The Australian offensive began when Blamey flew into PNG and cruelly carried out MacArthur’s directive. That he was able to do so was entirely due to the fact that the Australian public had only a sketchy idea of what was going on and had no idea how well these generals had performed. As a result they had no domestic constituency in Australia to rally to their support and they suffered a most unjust fate.

Does this sound familiar? Censorship imposed by the United States put a ban on reporting the wars in Afghanistan and Iraq and sought to keep a lid on trumped-up WMDs. Why is it that American democracy has an aversion to the truth and, more importantly, why has Australia gone along with this aversion?

Thanks to Bill Leak

Robert Menzies continued the national cringe, riding the twin horses of British and American prestige until it became obvious to him that the British had little and the Americans a lot.

This realisation was advanced during the Cold War. Australia expressed concern about being attacked from the north and through ANZUS and other treaties sought to lock the US into our defence.

Menzies worked himself into a lather over the ‘Domino Theory’ in Southeast Asia to the point that he became an active and persistent lobbyist for US intervention in South Vietnam. This outcome having been secured, he then introduced conscription in Australia for overseas service; thereby showing very little belief in the strength of his cause and the young men of Australia. Many believed that Menzies used the war in Vietnam to impress the Americans with Australian loyalty and compliance. They call it ‘paying our dues’ or ‘topping up the insurance policy.’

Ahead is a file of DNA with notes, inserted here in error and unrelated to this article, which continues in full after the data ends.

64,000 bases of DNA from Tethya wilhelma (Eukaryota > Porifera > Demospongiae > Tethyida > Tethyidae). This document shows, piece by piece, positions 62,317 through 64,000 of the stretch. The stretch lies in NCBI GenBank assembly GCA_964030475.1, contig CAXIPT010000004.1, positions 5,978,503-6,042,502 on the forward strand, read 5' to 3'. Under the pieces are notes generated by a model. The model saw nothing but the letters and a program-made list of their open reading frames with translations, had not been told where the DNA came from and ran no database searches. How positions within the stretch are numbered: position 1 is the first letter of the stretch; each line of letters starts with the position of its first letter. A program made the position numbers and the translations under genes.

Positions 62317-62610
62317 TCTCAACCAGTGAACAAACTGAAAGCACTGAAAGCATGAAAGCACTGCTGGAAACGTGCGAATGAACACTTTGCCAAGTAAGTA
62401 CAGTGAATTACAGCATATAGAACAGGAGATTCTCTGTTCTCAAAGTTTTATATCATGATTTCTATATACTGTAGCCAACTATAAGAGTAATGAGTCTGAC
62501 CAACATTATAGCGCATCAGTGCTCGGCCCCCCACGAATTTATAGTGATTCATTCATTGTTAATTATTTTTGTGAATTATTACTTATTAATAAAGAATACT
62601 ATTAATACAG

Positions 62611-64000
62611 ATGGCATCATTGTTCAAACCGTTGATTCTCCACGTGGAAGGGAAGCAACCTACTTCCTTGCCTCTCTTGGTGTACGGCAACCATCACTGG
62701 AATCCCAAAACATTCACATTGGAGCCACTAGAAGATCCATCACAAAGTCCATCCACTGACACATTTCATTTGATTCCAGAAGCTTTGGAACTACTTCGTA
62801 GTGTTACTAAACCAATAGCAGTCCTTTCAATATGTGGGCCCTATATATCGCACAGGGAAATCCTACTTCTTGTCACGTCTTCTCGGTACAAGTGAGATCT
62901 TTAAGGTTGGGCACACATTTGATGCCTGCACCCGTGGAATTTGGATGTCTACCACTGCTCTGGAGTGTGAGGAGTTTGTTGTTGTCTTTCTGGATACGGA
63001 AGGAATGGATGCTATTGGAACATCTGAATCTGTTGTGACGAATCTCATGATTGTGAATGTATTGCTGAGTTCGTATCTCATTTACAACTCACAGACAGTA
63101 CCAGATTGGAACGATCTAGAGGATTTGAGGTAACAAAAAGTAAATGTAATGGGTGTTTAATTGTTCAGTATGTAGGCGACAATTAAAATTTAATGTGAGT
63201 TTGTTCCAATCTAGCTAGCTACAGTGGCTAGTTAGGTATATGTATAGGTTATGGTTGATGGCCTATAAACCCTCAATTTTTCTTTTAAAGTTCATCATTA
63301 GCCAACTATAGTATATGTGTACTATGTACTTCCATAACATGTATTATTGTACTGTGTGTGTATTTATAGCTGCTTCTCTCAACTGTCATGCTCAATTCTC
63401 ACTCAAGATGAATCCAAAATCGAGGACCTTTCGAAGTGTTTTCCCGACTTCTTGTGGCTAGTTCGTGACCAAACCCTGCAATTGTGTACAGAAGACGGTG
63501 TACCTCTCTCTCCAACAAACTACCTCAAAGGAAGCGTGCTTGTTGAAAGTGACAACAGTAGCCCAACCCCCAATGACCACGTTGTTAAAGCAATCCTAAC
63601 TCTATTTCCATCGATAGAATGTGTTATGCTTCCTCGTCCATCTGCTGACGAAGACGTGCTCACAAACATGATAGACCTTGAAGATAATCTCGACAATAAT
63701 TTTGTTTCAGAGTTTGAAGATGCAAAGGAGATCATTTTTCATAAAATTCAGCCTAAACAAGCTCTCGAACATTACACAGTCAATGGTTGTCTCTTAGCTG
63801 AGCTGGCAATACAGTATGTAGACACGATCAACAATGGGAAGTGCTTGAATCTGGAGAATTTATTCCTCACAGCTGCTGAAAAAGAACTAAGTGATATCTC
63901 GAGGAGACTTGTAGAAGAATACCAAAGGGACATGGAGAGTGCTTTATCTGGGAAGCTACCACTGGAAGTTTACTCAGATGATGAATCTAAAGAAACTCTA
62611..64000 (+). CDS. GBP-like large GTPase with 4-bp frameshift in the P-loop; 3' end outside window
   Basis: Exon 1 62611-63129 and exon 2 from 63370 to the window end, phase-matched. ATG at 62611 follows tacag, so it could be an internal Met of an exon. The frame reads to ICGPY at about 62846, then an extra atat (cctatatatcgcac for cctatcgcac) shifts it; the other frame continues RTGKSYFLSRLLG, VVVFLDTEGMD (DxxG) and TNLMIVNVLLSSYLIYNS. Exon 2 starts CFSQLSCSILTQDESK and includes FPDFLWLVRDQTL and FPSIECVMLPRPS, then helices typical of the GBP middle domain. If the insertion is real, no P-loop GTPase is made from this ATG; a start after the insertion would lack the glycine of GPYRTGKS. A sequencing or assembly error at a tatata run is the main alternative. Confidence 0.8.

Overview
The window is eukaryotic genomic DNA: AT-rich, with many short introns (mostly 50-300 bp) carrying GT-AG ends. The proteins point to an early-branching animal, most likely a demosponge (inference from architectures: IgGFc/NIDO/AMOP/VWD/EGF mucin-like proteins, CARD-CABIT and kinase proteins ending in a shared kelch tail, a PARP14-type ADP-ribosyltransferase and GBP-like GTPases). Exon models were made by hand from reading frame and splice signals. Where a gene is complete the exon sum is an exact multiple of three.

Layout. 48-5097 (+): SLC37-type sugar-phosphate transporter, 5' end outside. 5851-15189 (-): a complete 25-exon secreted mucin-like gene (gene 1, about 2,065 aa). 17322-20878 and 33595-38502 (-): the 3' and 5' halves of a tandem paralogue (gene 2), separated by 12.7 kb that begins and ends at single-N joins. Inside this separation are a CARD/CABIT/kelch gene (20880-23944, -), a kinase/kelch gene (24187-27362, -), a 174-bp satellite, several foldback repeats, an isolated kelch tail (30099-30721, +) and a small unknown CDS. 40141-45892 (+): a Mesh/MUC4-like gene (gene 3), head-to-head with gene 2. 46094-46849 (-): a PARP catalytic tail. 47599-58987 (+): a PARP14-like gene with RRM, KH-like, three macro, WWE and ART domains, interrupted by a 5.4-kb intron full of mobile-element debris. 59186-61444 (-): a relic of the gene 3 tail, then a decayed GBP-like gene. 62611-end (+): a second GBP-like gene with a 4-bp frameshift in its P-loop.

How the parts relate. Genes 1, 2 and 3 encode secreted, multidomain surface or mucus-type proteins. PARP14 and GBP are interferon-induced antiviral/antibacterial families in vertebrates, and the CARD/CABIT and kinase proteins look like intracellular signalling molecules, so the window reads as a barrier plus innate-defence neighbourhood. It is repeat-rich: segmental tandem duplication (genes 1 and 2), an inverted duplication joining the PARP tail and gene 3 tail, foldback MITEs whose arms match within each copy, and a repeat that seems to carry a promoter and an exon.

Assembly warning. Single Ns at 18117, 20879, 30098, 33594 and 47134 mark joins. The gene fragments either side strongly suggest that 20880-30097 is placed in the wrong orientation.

All this has done is feed the Australian inferiority complex and avoid the difficult process of growing up and making our own decisions. Problems with the nature of the US/Australian relationship are entirely of our own making. The US rightly or wrongly will do what it feels it has to do. There is simply no need for Australia to cravenly follow suit.

Howard has adopted the supplicant mentality in spades, but the wonderfully weird thing is that, with his attack on Obama, he has just thrown away all the credit he thought he had gained though our involvement in Iraq. Others argue that credit cannot be earned from fealty to Bush because, as with Nixon, no future Administration will honour his debts. These are the risks that accompany poor judgment and poor diplomacy.

From the outset Howard should have embraced both sides of US politics. Australia needs to build relationships throughout America and to do that it needs self confidence and self respect. A useful starting point in that process might be to begin tackling pressing domestic problems. The ‘war on terror’ is also a political weapon which has been used ruthlessly and expensively by all involved. Those that are playing the terror game have the capacity to take attention away from the real problems of the environment and distribution of potable water. This is another legacy of the Bush/Howard nexus.

Please don’t tell me that Howard is smart and experienced, his record bel
ies that. I will however concede that he is as cunning as a drought-stricken fox and as mendacious as a problem gambler.